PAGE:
Helicopter called in to locate runaway horse at Kembla Grange

Early present: Blake Spriggs (white cap) and Sir John Hawkwood take out the Christmas Cup at Royal Randwick. Photo: bradleyphotos老域名出售备案老域名 Lost and found: Arigold was located in dense scrubland at Kembla. Photo: Supplied

Bemused racing officials were forced to charter a helicopter to find a horse that got loose before the start of a Kembla Grange race and became lost in dense bushland.

The Jason Coyle-trained Arigold dumped rider Mitchell Bell on the way to the barriers and managed to flee the track. It was eventually located in thick scrub near Mullet Creek, the waterway that runs alongside the course and adjacent to the Princes Highway.

“They needed a helicopter to find the horse and they eventually found it right next to the creek with its saddle still on,” said Racing NSW chief steward Ray Murrihy, who was officiating at the Randwick meeting on Saturday.

Arigold’s scratching added to an already eventful race, which was slated to have just three starters. After Arigold’s withdrawal there were just two runners, Anthony Cummings’ Calm And Serene winning the match race against Chris Waller’s Katinka.

Collett to the fore

Jason Collett’s previous best haul of four winners in a day came at Dargaville in New Zealand, a track where they race only twice a year. But Cradle Me’s withering burst down the outside to win the listed Razor Sharp Handicap was enough to deliver Collett a quartet of winners – of sorts – at Randwick on Saturday.

“I didn’t think she could win as she was struggling to stay in touch with them, but she sprinted really well,” said Collett, who had earlier won on Rule The River, Lady Sniper and shared honours on Shutter Bug.

David Pfieffer’s mare led home a wall of horses, which included Aussies Love Sport finishing a long neck adrift in second and Boss Lane a half-length further back in third.

Many happy returns

David Vandyke’s first day back at work after a short holiday couldn’t have gone better as Sir John Hawkwood made Sydney Cup plans a little firmer with victory in the listed Christmas Cup at Randwick.

“I wasn’t sure where he was at going into today,” Vandyke said. “He had tightened up since his last start and I wasn’t sure if he had tightened up too much. I am still learning about him and I think the way we had him prepared today is the key to his future. I think the fact he turned for home and couldn’t get a run and came right back on the steel gave him the chance to let down.”

The Waratah Thoroughbreds project, which has already passed through the Craig Ritchie and Peter Moody yards, just found enough to down the grinding favourite Jiayuguan and Lucky Lucky Lucky.

Camera can’t split Shutter Bug

Jason Collett thought he had won, Kerrin McEvoy wasn’t sure and the judge? He decided to give it to them both. Keeping with the theme of the enthralling Highway Handicap series, Collett’s Shutter Bug and McEvoy’s Pera Pera fought out a rare dead heat at Randwick.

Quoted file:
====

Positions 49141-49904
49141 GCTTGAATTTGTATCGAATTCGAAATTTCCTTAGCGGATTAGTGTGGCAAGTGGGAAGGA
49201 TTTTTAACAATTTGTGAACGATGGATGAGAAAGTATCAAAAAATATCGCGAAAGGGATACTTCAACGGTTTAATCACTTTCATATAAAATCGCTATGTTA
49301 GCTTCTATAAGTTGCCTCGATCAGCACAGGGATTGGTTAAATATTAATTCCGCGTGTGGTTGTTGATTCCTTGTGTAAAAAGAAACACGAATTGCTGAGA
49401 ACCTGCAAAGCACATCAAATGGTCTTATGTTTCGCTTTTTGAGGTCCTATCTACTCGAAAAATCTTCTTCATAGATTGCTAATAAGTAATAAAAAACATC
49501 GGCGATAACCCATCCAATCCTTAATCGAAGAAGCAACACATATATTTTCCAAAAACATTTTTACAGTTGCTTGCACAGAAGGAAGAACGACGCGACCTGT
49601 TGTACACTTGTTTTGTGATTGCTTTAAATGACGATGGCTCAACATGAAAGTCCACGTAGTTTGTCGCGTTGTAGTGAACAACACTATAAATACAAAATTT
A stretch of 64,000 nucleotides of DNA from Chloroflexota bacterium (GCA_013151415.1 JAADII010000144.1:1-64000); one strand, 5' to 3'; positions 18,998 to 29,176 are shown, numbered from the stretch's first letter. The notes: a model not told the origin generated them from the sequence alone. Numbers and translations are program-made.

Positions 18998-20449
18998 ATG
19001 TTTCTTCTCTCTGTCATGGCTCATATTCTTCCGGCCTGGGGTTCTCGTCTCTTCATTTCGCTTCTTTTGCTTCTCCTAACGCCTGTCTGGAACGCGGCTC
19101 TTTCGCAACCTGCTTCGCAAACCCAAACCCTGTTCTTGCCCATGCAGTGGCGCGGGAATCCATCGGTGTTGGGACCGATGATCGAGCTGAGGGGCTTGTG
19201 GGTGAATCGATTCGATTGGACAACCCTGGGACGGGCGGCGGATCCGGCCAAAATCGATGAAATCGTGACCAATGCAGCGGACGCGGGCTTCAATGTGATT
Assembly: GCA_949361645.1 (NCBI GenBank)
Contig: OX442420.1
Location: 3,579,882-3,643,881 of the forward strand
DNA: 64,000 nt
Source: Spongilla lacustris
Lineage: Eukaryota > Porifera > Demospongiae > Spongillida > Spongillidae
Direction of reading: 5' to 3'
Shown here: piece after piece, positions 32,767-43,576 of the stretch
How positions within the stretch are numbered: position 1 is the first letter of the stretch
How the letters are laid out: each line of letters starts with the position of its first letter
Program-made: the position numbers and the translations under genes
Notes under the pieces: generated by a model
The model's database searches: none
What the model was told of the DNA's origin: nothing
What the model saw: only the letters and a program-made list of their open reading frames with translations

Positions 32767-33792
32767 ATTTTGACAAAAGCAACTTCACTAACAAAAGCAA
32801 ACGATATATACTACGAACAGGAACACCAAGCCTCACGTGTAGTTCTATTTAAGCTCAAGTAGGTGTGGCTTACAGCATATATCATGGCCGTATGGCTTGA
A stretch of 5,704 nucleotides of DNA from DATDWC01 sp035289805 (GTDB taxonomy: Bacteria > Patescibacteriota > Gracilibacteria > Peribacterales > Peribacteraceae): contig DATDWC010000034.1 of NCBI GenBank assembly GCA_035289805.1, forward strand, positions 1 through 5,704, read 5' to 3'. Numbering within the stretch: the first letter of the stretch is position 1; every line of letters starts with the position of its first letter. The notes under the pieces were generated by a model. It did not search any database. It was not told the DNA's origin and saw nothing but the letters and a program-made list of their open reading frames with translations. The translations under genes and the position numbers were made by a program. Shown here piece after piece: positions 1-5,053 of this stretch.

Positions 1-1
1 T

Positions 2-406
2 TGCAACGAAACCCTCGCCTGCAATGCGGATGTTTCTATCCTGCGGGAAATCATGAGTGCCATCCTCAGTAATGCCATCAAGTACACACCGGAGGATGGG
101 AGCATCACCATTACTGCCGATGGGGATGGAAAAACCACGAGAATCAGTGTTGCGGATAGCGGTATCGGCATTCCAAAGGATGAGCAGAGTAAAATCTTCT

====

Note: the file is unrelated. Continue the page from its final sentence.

“I thought I had won,” Collett said. “We had the momentum and when I put the head down I knew we were half a stride out. I still thought I had it anyway, but when the number didn’t come up I thought, ‘oh no, this is not good’. It is not often they have a dead heat in the city.”

Goulburn trainer Danny Williams has been peppering the series since its October inception and had to settle for a shared win for his first success.

“Not a way to win a race, but I’m happy to do that,” he said. “It’s about time we got there. We’ve represented every one of them so far and we’ve had a few placings. It was just nice to win one, just a shame it was that way. But we’ll take it all the same.”

McEvoy, who offered a high five to Collett as they returned to scale, wasn’t as confident Pera Pera got his head down on the line.

“I wasn’t sure,” McEvoy said. “It was a brave run by him and he’s going to run well in one of these races in the near future.”

Clenton feels stewards’ wrath

Chief steward Ray Murrihy gave a stern rebuke to top apprentice Samantha Clenton over her ride on Bayview Emperor, just stopping short of issuing a running and handling charge.

Clenton rattled home from last on Jeremy Sylvester’s well-backed hope to finish sixth in the Highway Handicap, but Murrihy grilled her over a lack of vigour approaching the turn.

“You gave up on that horse and were half hearted around the turn,” Murrihy said. “You’re going through the motions. It seems to me when you get interested in the race, the horse gets interested in the race.”

Clenton argued she steadied the horse and went back to last in the middle stages when it was inclined to lay out, but had concerns with how it was travelling and didn’t predict Bayview Emperor would finish the race the way he did. Sylvester said he had no major problems with the ride and actually had $250 on the horse at $67 to win. The horse was backed from $51 into $14 on track.

Black-type races rule

Anthony Cummings is never one to die wondering with his horses over a trip, but Rule The River will be kept to sprinting trips for the forseeable future in a bid to earn valuable black type. Gosford’s Takeover Target Stakes in January – or even the Canterbury Classic on Boxing Day – loom as suitable options for Gerry Harvey’s mare.

“It’s a nice time of year for her and we’ve got a mare in form and we’ll be tackling black type next start,” said foreman Edward Cummings after Rule The River sped to victory from In A Wink and Karakuchi in the Randwick first.

“She’s just been a horse that has had to deal with the same issues we do growing up. It’s just taken her a bit longer than others. Just because she wasn’t around as a two- and three-year-old doesn’t mean she is any worse for wear. It was just a tactic we decided to employ and she’s reaping the benefits.”

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